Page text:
Selecting the yama/niyama I was going to focus on for my experiment was a difficult process for me. Upon reading through all of them, it seemed like there were bits and pieces in each one that needed improving on in my life. On the evening in class where we were told to separate in to groups based on the yama selected, I felt like a lost puppy. Everyone seemed to move directly and effortlessly to their prospective group. I felt like everyone was so clear about what their intentions were with this experiment. In a pinch, I plopped myself down with the aparigraha group. Just pick one. Maybe I needed to work on that non-possessiveness thing with the objects and people in my life. As we began to talk about aparigraha, it didn’t seem like a “perfect” fit. I’m not really a person who cares about material possessions, but maybe I need to delve further. I do feel that I try to control the people around me though. A possession of sorts. Maybe this “is” the perfect fit. I was not content with my aparigraha decision. Hmmm, “kind of sounds like Santosha” were the words that came from my wise yoga teacher as he sat observing our group. Santosha? That’s not even one of the options for this project! It does kind of sound like I have an issue with discontentment though.What to do, what to do.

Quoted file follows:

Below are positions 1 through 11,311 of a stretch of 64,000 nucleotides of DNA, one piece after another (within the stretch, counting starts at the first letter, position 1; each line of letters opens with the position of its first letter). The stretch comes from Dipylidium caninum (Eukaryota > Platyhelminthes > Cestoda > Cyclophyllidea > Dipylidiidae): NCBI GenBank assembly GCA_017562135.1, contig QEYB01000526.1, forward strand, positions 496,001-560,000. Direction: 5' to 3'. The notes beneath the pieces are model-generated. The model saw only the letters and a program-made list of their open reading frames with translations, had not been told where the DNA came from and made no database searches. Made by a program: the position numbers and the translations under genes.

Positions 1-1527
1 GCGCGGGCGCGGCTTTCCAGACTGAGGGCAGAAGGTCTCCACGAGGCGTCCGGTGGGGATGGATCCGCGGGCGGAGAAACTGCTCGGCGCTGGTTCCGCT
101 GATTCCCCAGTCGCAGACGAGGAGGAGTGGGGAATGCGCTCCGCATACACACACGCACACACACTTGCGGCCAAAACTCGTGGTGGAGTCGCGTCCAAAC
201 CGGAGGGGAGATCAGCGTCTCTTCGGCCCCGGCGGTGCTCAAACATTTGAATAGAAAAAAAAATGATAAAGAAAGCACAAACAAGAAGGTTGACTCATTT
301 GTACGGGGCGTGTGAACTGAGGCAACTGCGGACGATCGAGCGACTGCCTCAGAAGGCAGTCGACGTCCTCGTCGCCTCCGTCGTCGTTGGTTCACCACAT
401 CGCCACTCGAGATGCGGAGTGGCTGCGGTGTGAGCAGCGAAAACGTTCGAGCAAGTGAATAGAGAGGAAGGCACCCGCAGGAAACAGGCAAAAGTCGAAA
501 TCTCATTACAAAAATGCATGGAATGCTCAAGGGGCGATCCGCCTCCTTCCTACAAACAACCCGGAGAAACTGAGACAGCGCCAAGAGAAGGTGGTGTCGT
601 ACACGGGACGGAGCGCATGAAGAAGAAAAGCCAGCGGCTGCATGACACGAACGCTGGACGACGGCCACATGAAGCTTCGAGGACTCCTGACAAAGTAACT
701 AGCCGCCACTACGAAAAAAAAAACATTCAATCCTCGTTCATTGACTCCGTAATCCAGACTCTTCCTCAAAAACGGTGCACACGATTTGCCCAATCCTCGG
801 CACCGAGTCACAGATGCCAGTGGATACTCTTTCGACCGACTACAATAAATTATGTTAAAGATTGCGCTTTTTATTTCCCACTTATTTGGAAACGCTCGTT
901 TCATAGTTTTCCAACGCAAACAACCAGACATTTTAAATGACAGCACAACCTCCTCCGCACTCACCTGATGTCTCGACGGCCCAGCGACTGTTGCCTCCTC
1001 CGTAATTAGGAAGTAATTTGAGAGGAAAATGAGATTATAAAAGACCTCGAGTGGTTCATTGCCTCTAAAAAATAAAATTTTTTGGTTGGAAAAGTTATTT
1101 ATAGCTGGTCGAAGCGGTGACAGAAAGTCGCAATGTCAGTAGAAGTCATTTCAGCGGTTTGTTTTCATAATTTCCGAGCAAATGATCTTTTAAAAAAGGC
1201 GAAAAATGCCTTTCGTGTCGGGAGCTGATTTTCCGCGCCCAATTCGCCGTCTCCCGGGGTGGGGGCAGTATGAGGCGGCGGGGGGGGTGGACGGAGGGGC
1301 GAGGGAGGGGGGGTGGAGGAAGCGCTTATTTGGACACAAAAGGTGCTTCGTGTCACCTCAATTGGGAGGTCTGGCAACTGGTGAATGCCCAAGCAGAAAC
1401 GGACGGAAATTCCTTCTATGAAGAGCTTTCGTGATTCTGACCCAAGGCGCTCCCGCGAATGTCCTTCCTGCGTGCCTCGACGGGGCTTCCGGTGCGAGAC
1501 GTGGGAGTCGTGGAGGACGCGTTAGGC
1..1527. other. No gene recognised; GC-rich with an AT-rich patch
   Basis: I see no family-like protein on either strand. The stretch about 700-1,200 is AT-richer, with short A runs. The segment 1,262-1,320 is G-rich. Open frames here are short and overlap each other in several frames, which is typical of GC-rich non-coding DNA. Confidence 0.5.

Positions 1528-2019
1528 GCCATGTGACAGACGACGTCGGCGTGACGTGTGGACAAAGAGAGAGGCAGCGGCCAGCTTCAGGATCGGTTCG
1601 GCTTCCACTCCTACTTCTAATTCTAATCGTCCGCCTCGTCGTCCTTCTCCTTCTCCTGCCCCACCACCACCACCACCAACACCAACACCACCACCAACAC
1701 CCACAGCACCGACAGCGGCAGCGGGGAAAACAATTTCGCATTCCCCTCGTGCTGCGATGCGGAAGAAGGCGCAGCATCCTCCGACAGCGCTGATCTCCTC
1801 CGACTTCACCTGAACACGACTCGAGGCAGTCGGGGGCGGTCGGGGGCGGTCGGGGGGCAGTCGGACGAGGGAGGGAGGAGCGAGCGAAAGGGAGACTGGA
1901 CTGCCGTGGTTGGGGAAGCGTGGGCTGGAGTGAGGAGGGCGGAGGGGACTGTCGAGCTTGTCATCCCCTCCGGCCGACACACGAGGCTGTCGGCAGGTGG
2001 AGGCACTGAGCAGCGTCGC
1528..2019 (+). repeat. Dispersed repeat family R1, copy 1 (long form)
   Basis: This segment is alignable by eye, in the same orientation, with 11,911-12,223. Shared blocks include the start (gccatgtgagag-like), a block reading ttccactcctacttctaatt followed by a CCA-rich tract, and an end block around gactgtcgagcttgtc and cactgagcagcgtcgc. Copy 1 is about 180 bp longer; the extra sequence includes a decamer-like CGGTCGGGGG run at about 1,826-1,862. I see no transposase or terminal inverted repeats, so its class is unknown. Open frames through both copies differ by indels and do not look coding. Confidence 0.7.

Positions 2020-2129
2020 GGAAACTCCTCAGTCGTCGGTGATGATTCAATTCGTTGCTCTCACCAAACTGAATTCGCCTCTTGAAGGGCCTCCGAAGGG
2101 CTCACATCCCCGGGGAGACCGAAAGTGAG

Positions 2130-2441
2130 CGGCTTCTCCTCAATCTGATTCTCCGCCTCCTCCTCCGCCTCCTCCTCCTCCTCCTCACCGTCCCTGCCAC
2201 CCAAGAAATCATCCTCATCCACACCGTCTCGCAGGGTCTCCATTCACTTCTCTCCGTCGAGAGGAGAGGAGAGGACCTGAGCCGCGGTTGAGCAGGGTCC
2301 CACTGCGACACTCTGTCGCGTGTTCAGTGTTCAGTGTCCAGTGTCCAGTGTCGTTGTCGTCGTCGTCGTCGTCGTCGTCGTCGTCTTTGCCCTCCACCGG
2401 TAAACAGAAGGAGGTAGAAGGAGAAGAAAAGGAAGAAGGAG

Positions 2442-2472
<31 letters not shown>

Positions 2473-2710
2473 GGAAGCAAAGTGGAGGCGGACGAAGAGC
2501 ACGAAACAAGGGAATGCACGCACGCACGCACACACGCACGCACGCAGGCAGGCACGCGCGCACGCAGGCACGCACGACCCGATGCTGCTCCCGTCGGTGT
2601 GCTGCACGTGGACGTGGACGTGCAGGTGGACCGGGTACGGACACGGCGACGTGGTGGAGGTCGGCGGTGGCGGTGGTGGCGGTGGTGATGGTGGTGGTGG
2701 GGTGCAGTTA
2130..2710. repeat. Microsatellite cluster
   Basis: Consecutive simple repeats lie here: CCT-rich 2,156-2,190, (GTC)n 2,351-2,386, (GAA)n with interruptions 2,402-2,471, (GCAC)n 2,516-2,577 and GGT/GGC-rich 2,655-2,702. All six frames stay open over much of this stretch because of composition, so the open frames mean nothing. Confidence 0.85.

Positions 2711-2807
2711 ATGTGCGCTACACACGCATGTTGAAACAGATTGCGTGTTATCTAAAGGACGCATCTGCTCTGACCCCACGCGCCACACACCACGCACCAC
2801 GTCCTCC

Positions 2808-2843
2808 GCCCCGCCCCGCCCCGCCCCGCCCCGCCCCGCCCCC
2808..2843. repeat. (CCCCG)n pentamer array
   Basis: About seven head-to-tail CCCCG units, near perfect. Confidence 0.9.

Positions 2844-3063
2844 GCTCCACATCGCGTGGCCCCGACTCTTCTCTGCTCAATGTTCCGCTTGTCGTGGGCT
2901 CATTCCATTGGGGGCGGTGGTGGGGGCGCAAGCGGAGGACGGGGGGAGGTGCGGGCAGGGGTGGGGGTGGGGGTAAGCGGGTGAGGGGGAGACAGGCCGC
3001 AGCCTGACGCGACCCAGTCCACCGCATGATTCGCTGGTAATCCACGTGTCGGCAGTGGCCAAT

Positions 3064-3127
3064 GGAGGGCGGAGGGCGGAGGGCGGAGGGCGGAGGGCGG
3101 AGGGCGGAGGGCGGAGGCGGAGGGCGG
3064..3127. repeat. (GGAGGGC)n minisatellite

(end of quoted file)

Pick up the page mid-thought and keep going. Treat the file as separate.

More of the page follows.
Later that evening when I got home, I re-read the yama’s and felt, maybe it’s staya that better fits my weakness. Maybe weighing my words before I speak them will help me to not try to control and fix everything. Then upon reading about asteya, I thought maybe that is the yama that best deserves my attention. Am I really being honest with myself? Do I say one thing and act another? Do I criticize people for doing things, trying to control their actions, then turn around and do them myself? Then it hit me. An ah ha of sorts. Just this act of not being able to be content in picking a yama, searching for the perfect answer for my experiment, maybe this, maybe that, led me to consider those words from my teacher, Santosah…contentment.